In the 15 years since guitarist Marty Friedman left heavy-metal band Megadeth and moved, two years later, to Japan, he has amassed millions of fans on the other side of the world. In that decade and a half, he has not only continued building his legacy as a guitar hero but also has become a television personality and published writer and has accrued substantial acting credits in Japan. A 2014 article in Billboard referred to Friedman as “the Ryan Seacrest of Japan,” yet he had done even more product endorsements and commercials than Seacrest.
Although many musicians would be content with their dominance in one country, Friedman is in the midst of reinventing himself in the United States. Prosthetic Records, a Los Angeles-based record label specializing in heavy metal, has released five of Friedman’s Japan albums, including 2014’s “Inferno.” In support of the release, Friedman is hitting the road for his first North American tour in 12 years, which will include stops in Los Angeles (Sept. 30 at the ” target=”_blank”>House of Blues).
The Journal spoke with Friedman about growing up Jewish in Maryland, his celebrity in Japan, his music and his upcoming tour.
Jewish Journal: What do you wish more people knew about Marty Friedman? Do you feel there are any common misconceptions about you?
Marty Friedman: The main one, in the U.S. anyway, is that I’m in the band Megadeth. I left the band 15 years ago, and while I`m thrilled to have left a long-lasting impression, I have no interest whatsoever in talking nostalgia or revisiting the past. I’ve managed to [overcome] that image in Japan and to some extent [in] Europe, but in the U.S., I have not done enough to cultivate that territory to the point where people are as aware of my music as I’d like. That’s why I`m doing a full U.S. solo tour in September. Megadeth has an absolutely amazing band now, and they are about to write a great new chapter in their illustrious history. I’ll be cheering them on all the way!
JJ: There is a synagogue called Oseh Shalom in the town in which you were born, Laurel, Md. Did you belong to a temple growing up?
Friedman: Yes, and that was the one, the only one in town! A very small, suburban neighborhood shul.
JJ: Did you have a bar mitzvah?
Friedman: Yes, at that shul. It’s funny, my bar mitzvah experience was not unlike many, many music and television experiences to come. You learn a ton of difficult stuff, memorize it, practice it, trim the edges, and make it so it can be performed smoothly and confidently, then you go up in front of a whole bunch of people and spit all that information out. Then everybody hands you checks.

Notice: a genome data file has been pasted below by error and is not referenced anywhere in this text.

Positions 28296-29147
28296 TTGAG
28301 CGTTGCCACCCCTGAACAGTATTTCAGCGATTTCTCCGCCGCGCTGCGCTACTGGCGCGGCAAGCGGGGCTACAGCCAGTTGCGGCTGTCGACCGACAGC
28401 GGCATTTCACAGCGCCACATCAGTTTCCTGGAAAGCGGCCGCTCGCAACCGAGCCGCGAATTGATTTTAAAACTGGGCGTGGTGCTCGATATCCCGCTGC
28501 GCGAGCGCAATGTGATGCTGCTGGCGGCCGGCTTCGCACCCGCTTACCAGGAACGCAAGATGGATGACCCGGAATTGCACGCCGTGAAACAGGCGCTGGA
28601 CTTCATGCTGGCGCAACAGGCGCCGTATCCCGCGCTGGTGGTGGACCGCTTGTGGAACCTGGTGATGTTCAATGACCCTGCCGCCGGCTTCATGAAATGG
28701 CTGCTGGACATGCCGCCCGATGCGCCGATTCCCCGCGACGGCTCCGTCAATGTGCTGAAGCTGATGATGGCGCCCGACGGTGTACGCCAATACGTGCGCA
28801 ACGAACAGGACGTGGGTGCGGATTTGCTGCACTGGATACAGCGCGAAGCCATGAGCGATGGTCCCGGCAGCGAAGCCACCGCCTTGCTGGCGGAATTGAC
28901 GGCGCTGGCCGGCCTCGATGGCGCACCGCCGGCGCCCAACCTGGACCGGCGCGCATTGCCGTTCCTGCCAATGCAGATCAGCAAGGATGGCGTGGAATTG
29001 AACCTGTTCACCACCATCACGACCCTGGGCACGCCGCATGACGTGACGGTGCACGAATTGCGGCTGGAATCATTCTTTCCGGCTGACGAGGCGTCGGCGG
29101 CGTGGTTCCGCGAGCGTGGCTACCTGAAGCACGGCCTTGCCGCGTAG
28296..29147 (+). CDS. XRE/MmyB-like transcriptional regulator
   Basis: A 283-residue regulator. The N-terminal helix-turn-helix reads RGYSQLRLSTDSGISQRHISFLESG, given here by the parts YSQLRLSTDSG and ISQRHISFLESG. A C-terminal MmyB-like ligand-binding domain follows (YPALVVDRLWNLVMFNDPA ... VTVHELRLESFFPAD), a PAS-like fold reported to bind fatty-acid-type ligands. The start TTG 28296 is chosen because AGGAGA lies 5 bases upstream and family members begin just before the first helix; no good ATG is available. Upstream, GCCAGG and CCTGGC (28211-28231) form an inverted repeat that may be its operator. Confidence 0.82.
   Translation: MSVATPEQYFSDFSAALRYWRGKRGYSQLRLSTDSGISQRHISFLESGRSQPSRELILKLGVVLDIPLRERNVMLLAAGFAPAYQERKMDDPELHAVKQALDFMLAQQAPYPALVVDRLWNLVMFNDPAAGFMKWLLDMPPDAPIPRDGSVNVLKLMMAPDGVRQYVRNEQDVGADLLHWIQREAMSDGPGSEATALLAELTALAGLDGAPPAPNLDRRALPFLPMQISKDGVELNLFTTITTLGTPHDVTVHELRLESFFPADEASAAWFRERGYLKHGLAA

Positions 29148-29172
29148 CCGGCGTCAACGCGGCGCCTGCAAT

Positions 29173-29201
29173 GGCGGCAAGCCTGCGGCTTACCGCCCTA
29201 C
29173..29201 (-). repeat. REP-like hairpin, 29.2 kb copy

JJ: When was the first time you recognized that a fellow hard-rock or heavy-metal musician was Jewish?
Friedman: Rock stars were the first Jewish guys that seemed cool to me. Most of my Jewish friends and I were nerds, so until I saw KISS, David Lee Roth and all the other Jews in rock, I thought I was going to be doomed to eternal nerd-dom.
JJ: Having experienced fame in both the U.S. and Japan, how do the two compare?
Friedman: It’s easier to escape fame in the U.S. than Japan for me because I’m much more high profile in Japan than the U.S., because I do much more TV in Japan. TV seems to have way more mainstream visibility than being a rock musician. Either way, I don’t take fame too seriously because I`m usually too busy working on whatever I’m doing next to get caught up in how popular or unpopular I may be at any given moment.
JJ: When you first toured Japan in the 1980s, with Cacophony, did you have any indication that it was a place you would one day move to?
Friedman: None whatsoever. I knew I liked Japan a lot and wanted to come back, but at that time, I was convinced that it would be the last time I would be lucky enough to tour there.
JJ: How did you become fluent in Japanese? Do you have any recommendations or tricks for becoming proficient in the language?
Friedman: There are no tricks to doing anything of any importance well, but what I did was, as often as possible, I put myself in situations where English doesn’t work. That way you must speak Japanese and you must listen super-closely. It’s like supercharged study.
JJ: For your upcoming shows in the L.A. area, what’s to be expected? Any chance of a special guest appearing?
Friedman: Lots of adrenaline! My band is on fire and they outshine me. There is always the possibility of a special guest, as well as other surprises. I’ve been known to drag someone out of the crowd to come and play guitar with me on occasion.
JJ: How would you describe your most recent solo album, “Inferno,” to someone who hasn’t yet heard it?
Friedman: By far the most intensely “Marty” album of my career. If you dislike my music at all, you will hate it. Otherwise, I would recommend it.
JJ: What do you have planned after this tour? Any production or composing gigs outside of your solo career?
Friedman: I have some more shows in Japan and some TV things to round out this year, and then I’m back to the U.S. for some more touring in February.
JJ: Having played music extensively for decades, written for prominent publications, and acted and appeared on more than 700 broadcasts in Japan, is there an area of entertainment you still aspire to be a part of?
Friedman: I really only want to make better music. The other things are just fun and interesting distractions that I’m lucky to have the opportunity to do.
JJ: Might we ever see an English-language memoir about your life? Or even an English-language collection of your published writings from Japan?
Friedman: Yes. [A memoir is] in the works, and the primary work is done for it. It will take another six months or so to edit it. I think it will be of great interest to anyone who is thinking of taking a huge risk to try to realize their dreams. Oh, and there will also be plenty of sordid escapades in it.
JJ: Finally, any last words for the kids?
Friedman: See you in L.A.!